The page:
Mexico To Cut Debt, Finance Minister Says

Automotive Author: EqualOcean News Editor: Leci Zhang Jun 06, 2024 05:37 PM (GMT+8)

Mexico's finance minister says the country will respect the central bank's autonomy and cut its budget deficit. The move was seen as an attempt to calm investors about the impact of environmental and domestic reforms on economic stability


EqualOcean reports that during a conference call with investors on Tuesday, Mexico's Finance Minister assured that the country remains committed to reducing its deficit. This statement came after President-elect Claudia Sheinbaum confirmed that he would continue in his role during her administration.

According to informed sources, the government will continue to respect the autonomy of the central bank and seek closer cooperation with the heavily indebted state oil company, Petroleos Mexicanos (Pemex). The Finance Minister also mentioned that Juan Ramon de la Fuente, former Mexican ambassador to the United Nations and a senior member of Sheinbaum's campaign, will lead the transition team for the new government and was present at the call.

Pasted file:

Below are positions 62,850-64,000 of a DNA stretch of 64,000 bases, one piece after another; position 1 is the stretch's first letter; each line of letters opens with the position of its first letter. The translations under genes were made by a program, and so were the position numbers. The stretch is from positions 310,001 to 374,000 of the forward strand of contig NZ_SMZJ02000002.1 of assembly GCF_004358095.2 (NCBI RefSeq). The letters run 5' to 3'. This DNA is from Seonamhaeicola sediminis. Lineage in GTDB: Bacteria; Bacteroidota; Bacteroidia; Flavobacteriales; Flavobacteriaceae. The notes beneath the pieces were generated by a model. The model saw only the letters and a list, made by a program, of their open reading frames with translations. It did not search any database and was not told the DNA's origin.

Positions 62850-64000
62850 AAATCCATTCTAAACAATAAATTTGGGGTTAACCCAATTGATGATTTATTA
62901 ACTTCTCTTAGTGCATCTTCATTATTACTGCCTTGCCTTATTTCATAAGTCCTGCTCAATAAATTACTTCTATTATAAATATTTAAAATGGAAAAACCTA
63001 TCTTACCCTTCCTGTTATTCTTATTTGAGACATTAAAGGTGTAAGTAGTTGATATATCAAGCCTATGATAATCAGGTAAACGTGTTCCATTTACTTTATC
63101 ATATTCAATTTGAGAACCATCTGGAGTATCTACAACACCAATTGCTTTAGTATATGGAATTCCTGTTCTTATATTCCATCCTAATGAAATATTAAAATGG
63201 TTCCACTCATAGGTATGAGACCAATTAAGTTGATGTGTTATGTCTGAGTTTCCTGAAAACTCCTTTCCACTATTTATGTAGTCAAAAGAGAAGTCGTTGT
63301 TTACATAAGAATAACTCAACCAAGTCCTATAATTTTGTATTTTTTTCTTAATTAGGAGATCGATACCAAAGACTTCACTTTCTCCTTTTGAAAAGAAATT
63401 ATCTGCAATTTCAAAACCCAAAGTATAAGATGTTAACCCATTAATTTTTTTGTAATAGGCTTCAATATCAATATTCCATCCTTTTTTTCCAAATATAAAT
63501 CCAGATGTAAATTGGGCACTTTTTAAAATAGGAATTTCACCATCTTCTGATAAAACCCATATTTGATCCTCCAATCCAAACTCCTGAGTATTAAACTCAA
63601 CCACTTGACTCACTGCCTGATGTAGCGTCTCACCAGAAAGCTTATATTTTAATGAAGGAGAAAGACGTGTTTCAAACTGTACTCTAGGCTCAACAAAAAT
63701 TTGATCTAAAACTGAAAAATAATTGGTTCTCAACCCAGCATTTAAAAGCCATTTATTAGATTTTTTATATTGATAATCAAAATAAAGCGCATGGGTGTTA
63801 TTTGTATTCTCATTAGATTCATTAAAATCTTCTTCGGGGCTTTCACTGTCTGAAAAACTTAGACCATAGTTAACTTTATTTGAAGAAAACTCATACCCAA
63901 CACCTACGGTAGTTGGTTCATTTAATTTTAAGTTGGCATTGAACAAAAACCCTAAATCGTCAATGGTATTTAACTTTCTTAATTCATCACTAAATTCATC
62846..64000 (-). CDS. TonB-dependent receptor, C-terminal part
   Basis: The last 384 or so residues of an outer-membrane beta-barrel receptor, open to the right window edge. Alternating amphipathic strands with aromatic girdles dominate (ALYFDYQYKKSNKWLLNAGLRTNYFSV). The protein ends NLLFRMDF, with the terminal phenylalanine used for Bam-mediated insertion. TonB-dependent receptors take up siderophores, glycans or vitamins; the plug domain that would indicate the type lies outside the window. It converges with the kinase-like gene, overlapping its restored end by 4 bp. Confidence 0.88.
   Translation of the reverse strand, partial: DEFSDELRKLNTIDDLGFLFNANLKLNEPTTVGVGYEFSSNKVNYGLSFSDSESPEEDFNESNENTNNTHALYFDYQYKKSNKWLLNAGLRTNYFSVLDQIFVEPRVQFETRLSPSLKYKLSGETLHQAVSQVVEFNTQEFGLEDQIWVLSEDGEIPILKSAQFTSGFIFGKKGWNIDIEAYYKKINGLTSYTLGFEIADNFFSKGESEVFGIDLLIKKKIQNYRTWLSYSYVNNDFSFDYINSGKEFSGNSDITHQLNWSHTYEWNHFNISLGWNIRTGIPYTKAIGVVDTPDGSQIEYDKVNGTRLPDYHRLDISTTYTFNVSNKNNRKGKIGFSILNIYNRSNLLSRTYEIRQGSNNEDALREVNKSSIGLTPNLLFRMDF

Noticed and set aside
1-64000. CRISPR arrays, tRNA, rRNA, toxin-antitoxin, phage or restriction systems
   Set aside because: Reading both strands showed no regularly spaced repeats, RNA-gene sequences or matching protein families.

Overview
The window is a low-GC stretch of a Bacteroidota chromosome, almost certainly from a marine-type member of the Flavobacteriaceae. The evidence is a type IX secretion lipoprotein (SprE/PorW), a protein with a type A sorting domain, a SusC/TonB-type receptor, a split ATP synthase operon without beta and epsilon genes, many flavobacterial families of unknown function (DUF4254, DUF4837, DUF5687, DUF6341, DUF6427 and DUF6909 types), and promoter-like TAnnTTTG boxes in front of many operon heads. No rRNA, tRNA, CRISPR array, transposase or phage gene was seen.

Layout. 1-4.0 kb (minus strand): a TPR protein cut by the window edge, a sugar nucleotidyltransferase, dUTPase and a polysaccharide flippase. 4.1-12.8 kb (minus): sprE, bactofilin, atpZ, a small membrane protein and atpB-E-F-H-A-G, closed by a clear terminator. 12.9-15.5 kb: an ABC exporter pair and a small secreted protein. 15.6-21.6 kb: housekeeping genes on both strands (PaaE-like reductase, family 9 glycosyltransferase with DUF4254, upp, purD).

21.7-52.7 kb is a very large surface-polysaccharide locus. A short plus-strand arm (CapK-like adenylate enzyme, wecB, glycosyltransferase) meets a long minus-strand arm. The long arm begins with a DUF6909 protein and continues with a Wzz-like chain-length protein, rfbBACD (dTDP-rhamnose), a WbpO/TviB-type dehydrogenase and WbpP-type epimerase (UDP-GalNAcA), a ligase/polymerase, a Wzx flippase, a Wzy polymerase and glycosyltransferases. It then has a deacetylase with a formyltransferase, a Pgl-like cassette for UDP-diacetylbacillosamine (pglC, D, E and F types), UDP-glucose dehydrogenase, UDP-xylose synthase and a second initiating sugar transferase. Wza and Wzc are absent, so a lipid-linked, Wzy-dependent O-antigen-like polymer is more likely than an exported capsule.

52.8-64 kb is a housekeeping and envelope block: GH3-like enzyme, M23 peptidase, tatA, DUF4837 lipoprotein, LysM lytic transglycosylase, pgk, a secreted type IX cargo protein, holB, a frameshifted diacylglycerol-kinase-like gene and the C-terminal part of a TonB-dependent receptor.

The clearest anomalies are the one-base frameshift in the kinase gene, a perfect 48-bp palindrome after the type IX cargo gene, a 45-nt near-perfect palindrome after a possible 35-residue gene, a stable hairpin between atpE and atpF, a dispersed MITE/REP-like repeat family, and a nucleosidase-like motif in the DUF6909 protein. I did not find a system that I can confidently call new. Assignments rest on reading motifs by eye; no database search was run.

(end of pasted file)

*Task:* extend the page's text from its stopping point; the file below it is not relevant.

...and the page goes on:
Following the election, the Mexican peso fell by 3.8%, marking its biggest one-day drop since June 2020. This statement aimed to reassure investors, as the stronger-than-expected majority vote indicated that the ruling party would be able to push through congressional reforms. Before the central bank's dialogue with investors began, the peso had already pared some losses, but it fell by another 0.7% after the call.

The Finance Minister stated that Mexico's deficit would be reduced to around 3% of GDP, and the country's public debt would remain on a sustainable path. He added that the government authorities would "availing ourselves from the support to be reflected in Congress in order to optimize the good use of public resources." Additionally, he noted that the government would seek strong communication with investors and credit rating agencies to affirm "macroeconomic stability and fiscal prudence and the feasibility of our fiscal targets" as priorities.

Marco Oviedo, a strategist at XP Investimentos who attended the call, described it as "very brief" and noted that it did not address the main concerns of investors, including a series of congressional reforms proposed by President Andres Manuel Lopez Obrador earlier this year. "The problem is that the issue is the reforms Morena wants to implement," Oviedo said.